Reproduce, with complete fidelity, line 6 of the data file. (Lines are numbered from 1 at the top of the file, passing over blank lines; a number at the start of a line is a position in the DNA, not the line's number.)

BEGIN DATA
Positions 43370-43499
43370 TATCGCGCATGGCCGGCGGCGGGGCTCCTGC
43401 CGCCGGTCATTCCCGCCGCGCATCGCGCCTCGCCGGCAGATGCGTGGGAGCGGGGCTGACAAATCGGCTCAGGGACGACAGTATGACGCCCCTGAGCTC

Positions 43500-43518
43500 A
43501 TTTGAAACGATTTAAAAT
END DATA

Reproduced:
43501 TTTGAAACGATTTAAAAT